1) Do I need my website to be mobile friendly?
Wikipedia states that in February 2015, 32.98% of website traffic came from people using mobile phones to browse the web. That is
an increase of 8.3% from the previous year where 24.68% of mobile traffic was recorded in February 2014.
Depending on the website itself, this statistic will vary. For example, it stands to reason that a site about knitting would attract older folk who would typically use mobile phones for browsing far less than, for example, a site like Twitter which is low on graphics and high on youths with poor grammar. So although your target market will dictate how necessary a phone friendly website is, it's likely in your best interest to plan for an upgrade to your site that takes smart phone users into consideration.
2) What does 'mobile friendly' even mean?
One of our clients asked 'Why can't mobile users just zoom in to the parts of the website they want to read?'. Well, technically they can, but there is more to consider than just the size of the screen. There are certain obstacles that smart phone users and tablet users will face when browsing the web with their devices that ordinary website users might take for granted.
- For one, they don't have mice, so any dropdown or popout menu that doesn't also work with a mouse-click instead of only a mouse-hover will simply not be navigable.
- Another point is that Smart phone users often utilise WiFi from restaurants with very slow connections. This means that Smart Phone users want website graphics that are optimised for their devices and don't take as long to load.
3) Do I need a Dedicated Mobile site?
In the past web designers would design a website for the most common browser resolution, most recently 990 pixels wide which is
ideal for ordinary screens and tablets in landscape mode, and still ok for wide screens (albeit a bit narrow). If the client
wanted to cater for Smart phone users as well, we would then design a separate site specifically made up for Smart phones in
landscape mode, and if users visited the site using a mobile device, a script would automatically redirect them to the mobile
We can still do this, but the drawback is obvious - you now have two sites to maintain.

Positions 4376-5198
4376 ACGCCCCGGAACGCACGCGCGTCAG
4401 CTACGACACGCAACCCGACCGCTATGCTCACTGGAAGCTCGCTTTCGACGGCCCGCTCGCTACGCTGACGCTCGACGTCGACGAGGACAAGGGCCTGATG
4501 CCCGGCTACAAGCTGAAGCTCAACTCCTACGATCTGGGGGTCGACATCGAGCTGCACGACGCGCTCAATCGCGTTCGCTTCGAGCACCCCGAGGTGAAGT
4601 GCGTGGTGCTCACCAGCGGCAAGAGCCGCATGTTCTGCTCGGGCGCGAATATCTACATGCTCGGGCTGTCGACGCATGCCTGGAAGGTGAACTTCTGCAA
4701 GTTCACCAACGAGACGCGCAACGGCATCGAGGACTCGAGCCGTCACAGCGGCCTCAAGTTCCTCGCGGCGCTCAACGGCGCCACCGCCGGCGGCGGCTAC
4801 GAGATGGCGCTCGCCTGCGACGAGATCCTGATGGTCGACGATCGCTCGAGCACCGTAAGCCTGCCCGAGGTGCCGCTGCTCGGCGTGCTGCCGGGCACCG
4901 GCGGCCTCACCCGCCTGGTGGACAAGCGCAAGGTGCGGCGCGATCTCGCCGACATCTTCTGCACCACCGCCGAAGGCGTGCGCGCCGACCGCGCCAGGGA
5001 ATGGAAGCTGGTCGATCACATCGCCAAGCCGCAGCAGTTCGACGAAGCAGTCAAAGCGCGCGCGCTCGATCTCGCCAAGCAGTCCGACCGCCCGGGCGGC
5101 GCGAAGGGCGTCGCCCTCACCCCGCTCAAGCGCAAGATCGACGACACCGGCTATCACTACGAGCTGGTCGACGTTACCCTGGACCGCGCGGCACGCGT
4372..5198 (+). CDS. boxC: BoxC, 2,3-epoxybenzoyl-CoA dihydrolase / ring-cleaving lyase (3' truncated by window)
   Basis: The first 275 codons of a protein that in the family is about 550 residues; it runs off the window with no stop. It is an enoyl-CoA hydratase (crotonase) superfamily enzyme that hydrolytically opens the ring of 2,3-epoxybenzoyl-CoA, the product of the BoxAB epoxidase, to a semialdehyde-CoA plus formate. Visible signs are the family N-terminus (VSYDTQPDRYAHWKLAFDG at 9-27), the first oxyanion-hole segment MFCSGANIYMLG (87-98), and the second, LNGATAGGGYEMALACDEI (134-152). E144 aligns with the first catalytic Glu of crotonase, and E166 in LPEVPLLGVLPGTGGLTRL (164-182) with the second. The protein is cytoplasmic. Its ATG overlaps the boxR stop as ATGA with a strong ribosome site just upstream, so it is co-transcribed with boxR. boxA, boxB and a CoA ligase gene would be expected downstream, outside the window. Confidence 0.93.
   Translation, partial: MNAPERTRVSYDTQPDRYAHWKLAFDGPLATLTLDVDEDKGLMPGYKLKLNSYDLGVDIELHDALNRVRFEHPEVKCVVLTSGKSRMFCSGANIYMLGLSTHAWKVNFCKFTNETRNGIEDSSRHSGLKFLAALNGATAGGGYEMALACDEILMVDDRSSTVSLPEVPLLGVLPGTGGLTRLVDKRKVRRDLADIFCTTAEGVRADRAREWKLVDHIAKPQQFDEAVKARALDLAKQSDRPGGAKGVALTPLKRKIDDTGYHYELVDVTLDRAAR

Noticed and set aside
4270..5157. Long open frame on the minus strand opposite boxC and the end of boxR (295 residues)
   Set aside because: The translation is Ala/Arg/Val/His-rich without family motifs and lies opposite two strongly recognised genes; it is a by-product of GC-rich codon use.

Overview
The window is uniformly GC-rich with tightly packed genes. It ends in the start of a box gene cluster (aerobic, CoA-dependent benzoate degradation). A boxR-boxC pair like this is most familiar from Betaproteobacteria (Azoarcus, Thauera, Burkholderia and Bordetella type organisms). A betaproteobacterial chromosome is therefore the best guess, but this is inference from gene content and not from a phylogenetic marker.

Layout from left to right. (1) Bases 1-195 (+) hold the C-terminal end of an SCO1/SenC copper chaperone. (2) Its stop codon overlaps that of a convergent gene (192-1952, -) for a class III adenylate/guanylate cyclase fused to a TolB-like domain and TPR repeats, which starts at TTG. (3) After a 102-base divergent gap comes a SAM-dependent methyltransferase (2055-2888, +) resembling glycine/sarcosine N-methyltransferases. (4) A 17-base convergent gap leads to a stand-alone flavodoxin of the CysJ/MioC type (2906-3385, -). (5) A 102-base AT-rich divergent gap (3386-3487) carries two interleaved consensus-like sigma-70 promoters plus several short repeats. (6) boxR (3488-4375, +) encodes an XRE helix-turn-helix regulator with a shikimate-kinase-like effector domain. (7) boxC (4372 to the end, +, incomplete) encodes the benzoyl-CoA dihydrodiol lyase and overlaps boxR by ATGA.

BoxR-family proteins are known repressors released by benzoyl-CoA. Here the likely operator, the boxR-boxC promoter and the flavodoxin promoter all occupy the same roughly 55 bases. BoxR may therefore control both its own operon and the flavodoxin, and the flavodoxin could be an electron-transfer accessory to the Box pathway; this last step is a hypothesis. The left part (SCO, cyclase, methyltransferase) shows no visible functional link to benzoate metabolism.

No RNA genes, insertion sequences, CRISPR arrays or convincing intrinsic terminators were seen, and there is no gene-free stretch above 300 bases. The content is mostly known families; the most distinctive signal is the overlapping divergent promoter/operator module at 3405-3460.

The solution to this problem is... responsive design.
4) What is 'Responsive' Design?
A responsive website is one that dynamically reshapes and restyles itself based on the screen size that the website is viewed on.
The user is not redirected to different versions of the site, but rather it is ONE site that changes itself to suit the user.
Not only does this eliminate the need to admin multiple sites, but we can now also cater for more scenarios, like your Smart phone
or tablet in portrait mode and of course wide screen users can finally make the most of their screen real estate.
This website is responsive and you can see it in action by grabbing the side of your website browser (if you are on a PC) and dragging the window narrower. This reduced screen size simulation will result in the website changing before your eyes to fit better within the space designated. If you are viewing this on your tablet or mobile phone, tilting the device on its side will also result in the site restyling itself.
5) How much will it cost?
Considering that there is roughly five times more work involved, it shouldn't be surprising that a responsive website will cost significantly more than a standard website. You may find some website providers are offering dirt cheap responsive design, but that can only mean that they are doing a half job - they are likely throwing a site together on a responsive framework and not bothering to produce different sets of graphics or fine tune the site to make sure it looks AS good in all views.
you get what you pay for.
Without knowing the exact specifications of your website, we won't be able to provide an accurate cost here, but we can tell you that we charge between 2 to 3 times more for a responsive site than we do for an ordinary site.